Commenter Tribunals

I think the League’s reader community is pretty great, but it’s basically impossible for a bunch of amateur bloggers to mediate comment threads full-time. One possible solution would be to borrow the idea of player tribunals from the gaming industry and empower certain commenters to render judgment on controversial or offensive-sounding comments. I can think of more than a few problems with this idea, but the tribunal structure Riot Games has adopted is pretty interesting, and it’s a shame that the quality of a commenting community tends to be inversely correlated with a blog’s popularity.

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21 thoughts on “Commenter Tribunals

  1. My only hesitation with this plan would be that it’s hard for a group of people to agree with what is controversial or offensive. Calibration sessions can be time-consuming.

    Here’s a slight alteration worth considering: Give people the power to put comments in moderation. Have them do so and send them to you. That way they’re out of the public eye while it’s decided whether they are appropriate or not. You can be the final authority, but without having to read all of the comments.

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      • Have the comment threads been particularly bad lately? To be honest, I’ve been so busy that I’ve posted comments on a few threads without checking the responses. It does seem like there’s been more concern among commenters about the coming League crackdown on free speech, but I figured that was hyperbole. Has there been a surfeit of boors here as of late?

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          • (You’ll notice I went in an edited my comment for grammatical correctness.)

            Okay, I did sort of tune out of that discussion. I guess, if I had to choose between one of us making calls on comments versus the readers making the call…. I’d have to go with some sort of mutual discussion. The only time I’ve ever removed comments from one of my threads, they were comments that Jason and I had made and decided later were a bit inappropriate. But, if people here have a problem with certain comments, maybe they could email the author of the thread, who could then bring it up for discussion? Maybe it would be less problematic than just leaving it to the posters here to remove comments and commenters at their discretion. I don’t know. Admittedly, my posts about Plato and Herdotus have never been as controversial as I expect them to be!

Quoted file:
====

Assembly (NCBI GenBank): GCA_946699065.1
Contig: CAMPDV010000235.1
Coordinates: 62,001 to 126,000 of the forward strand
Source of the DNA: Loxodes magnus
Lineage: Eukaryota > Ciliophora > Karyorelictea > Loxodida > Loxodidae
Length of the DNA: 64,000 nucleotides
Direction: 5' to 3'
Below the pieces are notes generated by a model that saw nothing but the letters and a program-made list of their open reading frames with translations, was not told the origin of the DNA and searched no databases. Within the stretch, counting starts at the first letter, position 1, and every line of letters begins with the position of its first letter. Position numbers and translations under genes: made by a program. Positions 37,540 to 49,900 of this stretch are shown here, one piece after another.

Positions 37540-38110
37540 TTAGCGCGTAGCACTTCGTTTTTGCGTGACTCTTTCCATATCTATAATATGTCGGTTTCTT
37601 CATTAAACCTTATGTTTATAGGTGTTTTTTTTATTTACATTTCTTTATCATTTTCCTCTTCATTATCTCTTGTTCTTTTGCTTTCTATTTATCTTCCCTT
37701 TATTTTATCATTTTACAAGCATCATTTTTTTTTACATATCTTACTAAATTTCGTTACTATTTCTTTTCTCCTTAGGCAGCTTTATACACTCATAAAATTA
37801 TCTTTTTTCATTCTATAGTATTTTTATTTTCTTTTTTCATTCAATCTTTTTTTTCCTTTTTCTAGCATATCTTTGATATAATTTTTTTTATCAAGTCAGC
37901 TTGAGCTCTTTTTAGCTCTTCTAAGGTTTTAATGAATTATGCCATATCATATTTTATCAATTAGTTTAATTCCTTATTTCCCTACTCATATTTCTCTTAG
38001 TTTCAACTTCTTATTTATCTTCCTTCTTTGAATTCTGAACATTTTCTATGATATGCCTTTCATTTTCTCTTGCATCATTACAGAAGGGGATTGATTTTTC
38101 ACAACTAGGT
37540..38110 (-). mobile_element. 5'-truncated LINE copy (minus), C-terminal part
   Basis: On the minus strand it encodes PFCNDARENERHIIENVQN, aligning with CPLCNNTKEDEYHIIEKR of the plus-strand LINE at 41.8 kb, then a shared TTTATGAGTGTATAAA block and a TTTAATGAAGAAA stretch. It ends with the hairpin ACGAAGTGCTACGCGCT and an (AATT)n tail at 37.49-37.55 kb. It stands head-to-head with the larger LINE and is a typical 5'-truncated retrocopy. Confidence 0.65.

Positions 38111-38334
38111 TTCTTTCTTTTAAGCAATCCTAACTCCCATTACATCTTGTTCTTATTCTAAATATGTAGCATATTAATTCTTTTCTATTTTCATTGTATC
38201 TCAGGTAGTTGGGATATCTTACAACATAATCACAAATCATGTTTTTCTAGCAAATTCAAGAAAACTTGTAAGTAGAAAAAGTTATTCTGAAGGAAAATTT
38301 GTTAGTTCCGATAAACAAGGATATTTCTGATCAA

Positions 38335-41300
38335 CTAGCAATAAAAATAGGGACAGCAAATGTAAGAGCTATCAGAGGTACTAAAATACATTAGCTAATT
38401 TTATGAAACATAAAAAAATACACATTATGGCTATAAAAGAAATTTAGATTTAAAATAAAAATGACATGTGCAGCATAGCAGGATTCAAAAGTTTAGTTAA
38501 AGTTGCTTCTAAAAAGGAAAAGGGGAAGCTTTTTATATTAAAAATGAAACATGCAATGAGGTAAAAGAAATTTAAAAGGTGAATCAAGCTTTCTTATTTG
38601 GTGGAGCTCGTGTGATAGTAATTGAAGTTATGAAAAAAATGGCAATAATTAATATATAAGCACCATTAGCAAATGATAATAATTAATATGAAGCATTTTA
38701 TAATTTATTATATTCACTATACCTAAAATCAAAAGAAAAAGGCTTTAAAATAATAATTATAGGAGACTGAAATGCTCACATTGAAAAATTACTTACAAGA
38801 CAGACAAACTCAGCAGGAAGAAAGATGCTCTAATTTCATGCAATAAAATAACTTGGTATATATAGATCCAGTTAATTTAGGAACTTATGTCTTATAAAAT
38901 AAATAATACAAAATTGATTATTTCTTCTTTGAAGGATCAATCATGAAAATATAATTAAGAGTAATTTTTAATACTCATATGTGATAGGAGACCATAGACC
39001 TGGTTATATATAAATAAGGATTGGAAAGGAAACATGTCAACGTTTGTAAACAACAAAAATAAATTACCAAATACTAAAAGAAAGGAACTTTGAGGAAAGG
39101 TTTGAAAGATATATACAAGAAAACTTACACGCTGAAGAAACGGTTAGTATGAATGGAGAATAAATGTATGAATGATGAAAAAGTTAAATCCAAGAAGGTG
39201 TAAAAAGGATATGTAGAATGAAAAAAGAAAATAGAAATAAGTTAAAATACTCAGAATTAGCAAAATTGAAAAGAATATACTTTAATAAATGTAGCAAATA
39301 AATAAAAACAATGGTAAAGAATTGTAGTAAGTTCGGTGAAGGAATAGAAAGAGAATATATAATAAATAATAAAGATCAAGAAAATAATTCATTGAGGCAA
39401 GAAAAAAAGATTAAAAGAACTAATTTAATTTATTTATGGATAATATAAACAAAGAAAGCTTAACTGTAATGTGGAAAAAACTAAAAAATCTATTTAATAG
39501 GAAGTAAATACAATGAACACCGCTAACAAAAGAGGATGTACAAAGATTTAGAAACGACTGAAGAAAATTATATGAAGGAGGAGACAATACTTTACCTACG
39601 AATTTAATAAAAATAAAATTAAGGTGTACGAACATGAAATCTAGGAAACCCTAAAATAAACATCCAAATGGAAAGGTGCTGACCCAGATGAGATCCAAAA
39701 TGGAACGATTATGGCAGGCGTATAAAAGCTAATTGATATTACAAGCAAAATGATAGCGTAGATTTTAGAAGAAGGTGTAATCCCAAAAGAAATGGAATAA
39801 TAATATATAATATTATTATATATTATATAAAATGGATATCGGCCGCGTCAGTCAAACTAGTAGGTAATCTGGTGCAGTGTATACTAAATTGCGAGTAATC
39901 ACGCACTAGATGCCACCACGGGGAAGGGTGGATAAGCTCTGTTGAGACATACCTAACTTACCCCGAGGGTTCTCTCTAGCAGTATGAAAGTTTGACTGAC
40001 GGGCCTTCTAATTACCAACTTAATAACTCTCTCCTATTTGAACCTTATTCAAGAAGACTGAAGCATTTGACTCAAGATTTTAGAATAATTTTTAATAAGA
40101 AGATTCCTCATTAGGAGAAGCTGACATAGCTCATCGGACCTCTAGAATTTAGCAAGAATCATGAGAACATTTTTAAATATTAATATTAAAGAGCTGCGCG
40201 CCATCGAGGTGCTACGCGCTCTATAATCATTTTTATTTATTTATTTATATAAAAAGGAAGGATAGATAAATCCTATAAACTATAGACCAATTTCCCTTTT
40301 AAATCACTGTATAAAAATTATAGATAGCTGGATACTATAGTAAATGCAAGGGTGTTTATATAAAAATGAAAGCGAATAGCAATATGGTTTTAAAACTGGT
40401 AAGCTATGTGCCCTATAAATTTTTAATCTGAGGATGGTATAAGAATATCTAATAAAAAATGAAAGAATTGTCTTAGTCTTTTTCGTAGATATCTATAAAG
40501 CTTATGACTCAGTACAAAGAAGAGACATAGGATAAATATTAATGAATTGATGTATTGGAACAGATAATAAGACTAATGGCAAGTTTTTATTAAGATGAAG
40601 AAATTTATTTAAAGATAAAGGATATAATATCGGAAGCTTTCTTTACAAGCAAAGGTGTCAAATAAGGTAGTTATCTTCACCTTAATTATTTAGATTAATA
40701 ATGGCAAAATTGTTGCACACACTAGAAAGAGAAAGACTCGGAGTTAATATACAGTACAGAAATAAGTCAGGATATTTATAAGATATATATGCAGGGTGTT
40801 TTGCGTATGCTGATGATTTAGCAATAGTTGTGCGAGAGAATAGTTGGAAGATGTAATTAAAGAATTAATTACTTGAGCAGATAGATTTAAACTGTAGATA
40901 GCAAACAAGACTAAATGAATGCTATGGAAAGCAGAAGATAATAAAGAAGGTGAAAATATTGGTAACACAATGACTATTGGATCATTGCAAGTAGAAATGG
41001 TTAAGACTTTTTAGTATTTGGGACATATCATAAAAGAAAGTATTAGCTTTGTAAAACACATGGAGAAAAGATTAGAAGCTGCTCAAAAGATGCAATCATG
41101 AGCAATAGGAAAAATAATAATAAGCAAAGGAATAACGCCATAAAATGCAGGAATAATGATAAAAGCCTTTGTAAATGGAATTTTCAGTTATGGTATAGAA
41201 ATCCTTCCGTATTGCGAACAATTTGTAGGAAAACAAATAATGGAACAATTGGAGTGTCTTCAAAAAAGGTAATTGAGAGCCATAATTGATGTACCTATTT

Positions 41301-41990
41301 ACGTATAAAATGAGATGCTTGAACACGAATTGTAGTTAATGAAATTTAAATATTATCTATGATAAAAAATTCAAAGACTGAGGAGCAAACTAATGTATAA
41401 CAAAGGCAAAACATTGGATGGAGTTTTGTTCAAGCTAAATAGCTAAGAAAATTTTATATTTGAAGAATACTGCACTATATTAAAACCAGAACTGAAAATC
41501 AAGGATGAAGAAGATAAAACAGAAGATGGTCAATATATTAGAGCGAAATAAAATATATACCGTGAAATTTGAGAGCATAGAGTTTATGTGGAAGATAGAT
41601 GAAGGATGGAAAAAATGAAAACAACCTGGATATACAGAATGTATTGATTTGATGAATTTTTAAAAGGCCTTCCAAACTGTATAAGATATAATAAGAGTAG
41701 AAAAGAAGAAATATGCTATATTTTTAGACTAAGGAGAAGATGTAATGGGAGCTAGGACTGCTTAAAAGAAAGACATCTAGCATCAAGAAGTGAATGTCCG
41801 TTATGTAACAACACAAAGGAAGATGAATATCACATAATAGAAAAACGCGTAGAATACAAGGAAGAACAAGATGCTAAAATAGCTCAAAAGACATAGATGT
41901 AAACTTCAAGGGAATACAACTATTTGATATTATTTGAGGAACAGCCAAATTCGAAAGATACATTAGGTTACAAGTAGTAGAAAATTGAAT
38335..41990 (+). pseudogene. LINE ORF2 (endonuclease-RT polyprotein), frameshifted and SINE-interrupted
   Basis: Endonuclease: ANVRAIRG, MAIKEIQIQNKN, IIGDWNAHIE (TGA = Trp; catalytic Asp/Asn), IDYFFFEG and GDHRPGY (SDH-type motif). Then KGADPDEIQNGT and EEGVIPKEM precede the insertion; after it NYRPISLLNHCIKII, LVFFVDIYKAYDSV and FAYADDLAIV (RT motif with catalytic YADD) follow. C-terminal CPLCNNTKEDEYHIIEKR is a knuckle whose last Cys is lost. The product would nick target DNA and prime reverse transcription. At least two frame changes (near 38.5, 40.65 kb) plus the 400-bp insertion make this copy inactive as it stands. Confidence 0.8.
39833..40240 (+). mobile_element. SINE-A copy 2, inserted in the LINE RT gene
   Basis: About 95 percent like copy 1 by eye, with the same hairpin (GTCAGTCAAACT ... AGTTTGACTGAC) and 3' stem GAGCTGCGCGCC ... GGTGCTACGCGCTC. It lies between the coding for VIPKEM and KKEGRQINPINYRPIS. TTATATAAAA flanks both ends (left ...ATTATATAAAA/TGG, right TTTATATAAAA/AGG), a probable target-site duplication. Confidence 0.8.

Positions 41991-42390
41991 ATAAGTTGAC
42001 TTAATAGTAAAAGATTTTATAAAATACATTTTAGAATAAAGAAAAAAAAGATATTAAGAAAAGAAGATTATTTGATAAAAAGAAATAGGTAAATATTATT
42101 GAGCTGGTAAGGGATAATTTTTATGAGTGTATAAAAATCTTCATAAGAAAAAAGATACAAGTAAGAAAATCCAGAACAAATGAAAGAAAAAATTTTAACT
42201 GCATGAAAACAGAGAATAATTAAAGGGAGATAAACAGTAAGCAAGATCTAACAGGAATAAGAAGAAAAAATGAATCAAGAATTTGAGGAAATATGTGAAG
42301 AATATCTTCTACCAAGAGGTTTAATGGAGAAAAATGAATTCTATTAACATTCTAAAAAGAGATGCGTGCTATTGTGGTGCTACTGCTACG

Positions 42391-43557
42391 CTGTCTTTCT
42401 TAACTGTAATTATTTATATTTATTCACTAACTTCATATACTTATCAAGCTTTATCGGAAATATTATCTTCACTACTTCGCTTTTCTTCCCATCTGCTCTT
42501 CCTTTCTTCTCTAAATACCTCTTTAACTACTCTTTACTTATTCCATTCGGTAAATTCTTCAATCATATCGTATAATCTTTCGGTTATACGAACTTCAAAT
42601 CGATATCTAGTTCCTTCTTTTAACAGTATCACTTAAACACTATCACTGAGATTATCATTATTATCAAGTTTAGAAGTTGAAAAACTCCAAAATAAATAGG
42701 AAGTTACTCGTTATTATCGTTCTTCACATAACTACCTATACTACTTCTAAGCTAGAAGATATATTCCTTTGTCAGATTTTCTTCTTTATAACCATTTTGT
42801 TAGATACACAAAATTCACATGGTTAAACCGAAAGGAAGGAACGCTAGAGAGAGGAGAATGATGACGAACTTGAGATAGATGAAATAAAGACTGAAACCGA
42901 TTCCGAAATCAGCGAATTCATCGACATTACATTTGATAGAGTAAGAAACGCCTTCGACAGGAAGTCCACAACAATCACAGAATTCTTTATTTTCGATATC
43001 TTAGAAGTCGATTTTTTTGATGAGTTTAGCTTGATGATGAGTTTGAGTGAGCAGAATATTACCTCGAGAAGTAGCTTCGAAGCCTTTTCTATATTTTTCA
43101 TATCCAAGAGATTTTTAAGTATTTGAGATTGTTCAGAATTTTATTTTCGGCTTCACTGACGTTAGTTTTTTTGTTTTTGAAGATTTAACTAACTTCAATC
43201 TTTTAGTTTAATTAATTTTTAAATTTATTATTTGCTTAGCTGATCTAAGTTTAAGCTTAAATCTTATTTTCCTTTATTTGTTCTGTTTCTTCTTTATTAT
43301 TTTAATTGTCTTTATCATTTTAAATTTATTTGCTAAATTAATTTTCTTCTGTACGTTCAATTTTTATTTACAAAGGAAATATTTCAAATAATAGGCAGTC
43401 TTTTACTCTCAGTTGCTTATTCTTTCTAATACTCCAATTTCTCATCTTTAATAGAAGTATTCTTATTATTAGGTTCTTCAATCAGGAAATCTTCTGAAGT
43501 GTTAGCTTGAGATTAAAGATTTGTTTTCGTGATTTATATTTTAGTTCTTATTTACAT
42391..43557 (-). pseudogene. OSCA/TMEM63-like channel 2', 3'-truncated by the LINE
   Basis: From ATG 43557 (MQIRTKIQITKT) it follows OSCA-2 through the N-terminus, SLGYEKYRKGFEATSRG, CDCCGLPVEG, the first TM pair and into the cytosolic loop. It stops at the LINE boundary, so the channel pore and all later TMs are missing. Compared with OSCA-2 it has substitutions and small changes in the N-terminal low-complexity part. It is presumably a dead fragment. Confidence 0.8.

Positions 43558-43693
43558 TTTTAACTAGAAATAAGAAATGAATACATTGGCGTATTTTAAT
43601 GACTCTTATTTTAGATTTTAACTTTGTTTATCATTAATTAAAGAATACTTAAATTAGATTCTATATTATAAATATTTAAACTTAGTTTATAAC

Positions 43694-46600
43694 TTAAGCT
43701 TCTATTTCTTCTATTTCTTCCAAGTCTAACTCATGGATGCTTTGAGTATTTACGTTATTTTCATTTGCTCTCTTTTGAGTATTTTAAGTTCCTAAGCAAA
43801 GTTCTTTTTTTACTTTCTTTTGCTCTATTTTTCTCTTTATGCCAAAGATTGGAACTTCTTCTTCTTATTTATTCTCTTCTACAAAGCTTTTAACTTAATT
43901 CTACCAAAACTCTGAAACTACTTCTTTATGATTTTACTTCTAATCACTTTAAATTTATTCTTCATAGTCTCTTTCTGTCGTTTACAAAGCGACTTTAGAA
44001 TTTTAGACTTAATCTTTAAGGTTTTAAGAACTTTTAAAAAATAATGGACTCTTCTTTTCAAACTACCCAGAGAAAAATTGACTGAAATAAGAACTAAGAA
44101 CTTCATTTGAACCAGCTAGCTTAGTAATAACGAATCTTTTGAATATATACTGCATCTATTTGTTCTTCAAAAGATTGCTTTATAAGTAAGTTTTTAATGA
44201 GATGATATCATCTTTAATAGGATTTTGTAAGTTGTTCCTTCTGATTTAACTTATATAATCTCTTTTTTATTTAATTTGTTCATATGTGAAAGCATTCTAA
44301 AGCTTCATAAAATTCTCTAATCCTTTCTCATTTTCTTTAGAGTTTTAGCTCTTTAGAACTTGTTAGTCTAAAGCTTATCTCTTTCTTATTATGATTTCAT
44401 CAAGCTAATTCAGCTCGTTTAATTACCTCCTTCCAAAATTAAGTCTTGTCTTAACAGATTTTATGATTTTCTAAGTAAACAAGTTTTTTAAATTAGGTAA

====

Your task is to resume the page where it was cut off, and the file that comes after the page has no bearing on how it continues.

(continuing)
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            • I also thoroughly enjoyed the Hitler jokes, and in fact, Hitler jokes are one of my passions. F-bombs are also nice from time to time, but overuse can make them particularly meaningless. It’s the slippery slope concerns really. The League is that rare animals where the commenters rise to the level of the contributers. A site like, say, Balloon Juice, on the other hand, has great content, but the quality of the comments pales in comparison to the League. Snark and inside jokery remain more important than thoughtful response. And, snark and inside jokery are fun sometimes, but contagious. I guess I just don’t want to witness the decline of the Roman Empire here.

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  2. I would leave it up to the League writers (and specifically, I think if someone writes a post they should be obligated to be active in the comments until it dies a natural death. That’s just good blogging form IMO). So basically, you write it, you patrol the comments.

    Moderators, ie people who are granted special powers by a site owner to enforce the rules, usually end up as petty tyrants and are the exact reason I left the chat boards in favor of the (usually) calmer heads in blogging. I would strongly advise against that.

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  3. I’m gonna humbly throw my two cents in with Mike. I don’t think the League’s commentariate is broken yet so while ideas of tribunals and the like are interesting as thought experiments I don’t think there’s a big enough problem yet to justify trying them. I mean, hell, the League has banned all of, what, two people? Also I’m lazy.

    That said I applaud that you’re keeping an eye on the subject and consider it important.

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  4. The first rule of audit is that you must remember that almost all audit is 100% overhead. It’s the worst incarnation of opportunity cost.

    If an unacceptable action is rare enough, formalizing an audit process governing the scenario is literally not worth the time you spend on formalizing the process, let alone implementing it.

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